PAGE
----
Joan Rivers said what she thought. Agree or disagree with her, it was unvarnished. She was biting, often harsh, but she held nothing back.
That set her apart, increasingly so as the Politically Correct Age developed. Her directness was funny because it was so unusual, so daring. “Can We Talk?” was the signal to hold on to your hat.
She was a woman pioneer. Late night talk was exclusively male when she first appeared on the Tonight Show with Johnny Carson nearly 50 years ago. Carson loved her and gave her a chance to fill in for him often. When she became his competitor, hosting her own show opposite Carson, he never spoke to her again. In fact, the Tonight Show ban extended through Jay Leno and Conan O’Brien. Her appearance on Jimmy Fallon ended a nearly half-century absence there.
Her life wasn’t all laughs. Her husband, Edgar, committed suicide after 22 years of marriage. Her career had plenty of hits and misses. But she didn’t exclude herself from her own barbs, joking frequently about her own plastic surgery. She was the Commissioner of the Fashion Police and the red carpet will never be the same without her.
Joan Rivers reminded us no one is perfect and that laughing at our imperfections is a lot better than cultivating them.
The writer has been involved in media for more than 30 years and has been an adjunct media professor for the past eleven.
The ice bucket challenge will be a fixture in PR classes for years to come. More than $100 million was raised in a month, about 35 times more than the same time period last year. The awareness of ALS has skyrocketed.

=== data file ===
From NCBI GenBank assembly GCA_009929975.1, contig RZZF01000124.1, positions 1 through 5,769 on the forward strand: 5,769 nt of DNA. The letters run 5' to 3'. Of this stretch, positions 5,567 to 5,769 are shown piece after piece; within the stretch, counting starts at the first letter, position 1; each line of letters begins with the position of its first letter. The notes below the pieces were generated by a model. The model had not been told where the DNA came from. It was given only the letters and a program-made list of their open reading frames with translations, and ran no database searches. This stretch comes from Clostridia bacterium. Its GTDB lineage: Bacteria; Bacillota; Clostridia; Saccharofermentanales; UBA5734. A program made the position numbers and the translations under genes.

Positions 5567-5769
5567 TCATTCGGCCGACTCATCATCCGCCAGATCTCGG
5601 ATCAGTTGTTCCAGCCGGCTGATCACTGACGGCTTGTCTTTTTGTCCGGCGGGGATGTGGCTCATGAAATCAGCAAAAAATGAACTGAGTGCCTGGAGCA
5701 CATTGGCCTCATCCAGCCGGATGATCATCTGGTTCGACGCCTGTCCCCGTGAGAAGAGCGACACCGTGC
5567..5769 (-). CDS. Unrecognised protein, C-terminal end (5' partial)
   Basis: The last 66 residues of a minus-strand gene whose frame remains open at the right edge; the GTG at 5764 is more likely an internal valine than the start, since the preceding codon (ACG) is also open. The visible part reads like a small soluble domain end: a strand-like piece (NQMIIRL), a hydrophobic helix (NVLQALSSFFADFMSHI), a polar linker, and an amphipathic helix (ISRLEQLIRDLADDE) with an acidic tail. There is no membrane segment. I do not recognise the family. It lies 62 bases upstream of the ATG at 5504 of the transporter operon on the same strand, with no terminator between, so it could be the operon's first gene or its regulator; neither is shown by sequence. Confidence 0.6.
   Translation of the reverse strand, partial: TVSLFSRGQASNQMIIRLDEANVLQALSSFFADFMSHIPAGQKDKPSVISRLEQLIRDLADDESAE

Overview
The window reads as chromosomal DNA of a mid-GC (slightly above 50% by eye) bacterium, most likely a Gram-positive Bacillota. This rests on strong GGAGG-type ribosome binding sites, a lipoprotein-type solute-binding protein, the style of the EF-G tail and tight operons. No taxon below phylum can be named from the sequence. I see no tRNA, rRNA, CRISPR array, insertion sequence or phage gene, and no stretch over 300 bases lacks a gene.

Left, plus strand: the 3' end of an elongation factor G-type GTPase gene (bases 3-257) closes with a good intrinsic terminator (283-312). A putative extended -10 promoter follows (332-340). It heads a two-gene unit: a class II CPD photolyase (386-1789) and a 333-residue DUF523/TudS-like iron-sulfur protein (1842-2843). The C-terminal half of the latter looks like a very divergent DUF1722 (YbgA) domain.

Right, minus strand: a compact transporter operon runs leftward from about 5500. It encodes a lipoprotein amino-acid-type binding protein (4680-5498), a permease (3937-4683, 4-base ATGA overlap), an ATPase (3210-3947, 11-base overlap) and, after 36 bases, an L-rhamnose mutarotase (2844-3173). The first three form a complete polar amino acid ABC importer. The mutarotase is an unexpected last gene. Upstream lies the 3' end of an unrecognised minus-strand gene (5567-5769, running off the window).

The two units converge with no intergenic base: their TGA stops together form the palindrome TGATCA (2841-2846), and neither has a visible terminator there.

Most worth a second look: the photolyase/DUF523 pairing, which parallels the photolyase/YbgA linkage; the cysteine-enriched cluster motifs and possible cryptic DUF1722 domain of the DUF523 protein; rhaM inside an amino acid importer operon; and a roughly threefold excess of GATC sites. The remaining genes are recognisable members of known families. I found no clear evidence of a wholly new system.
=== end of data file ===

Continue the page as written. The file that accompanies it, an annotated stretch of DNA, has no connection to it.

What was the secret to the amazing success?
1- Social Media
Everyone on Facebook is a publisher today. These “editors” determined it was newsworthy and gave the story life.
2- Genuine Origin The story “went viral” because the challenge began with someone with ALS, Peter Frates, who issued a challenge to other athletes.
3- Visual If a picture is worth a thousand words, video is worth even more. Getting an ice bucket dumped on you is visual and visuals count. And since everyone reacts a bit differently, each video is somewhat unique.
4- Technology Without ease of use, technology fails. It’s become so easy now to tape and post video from smart phones, the masses had a chance to participate…easily.
5- Something New Most fundraising is about copying what has worked before — walks for the cure, charity golf tournaments, etc. There’s no substitute for a clever new idea in today’s communication universe where people’s attention is a precious commodity.
Today, your good cause has company. There are thousands of them and all of them have access to the Internet. Think out of the box, be visual, present genuine stories and keep it simple.
Maybe you can produce the next big thing.
The writer is a communications/media consultant and speaking coach.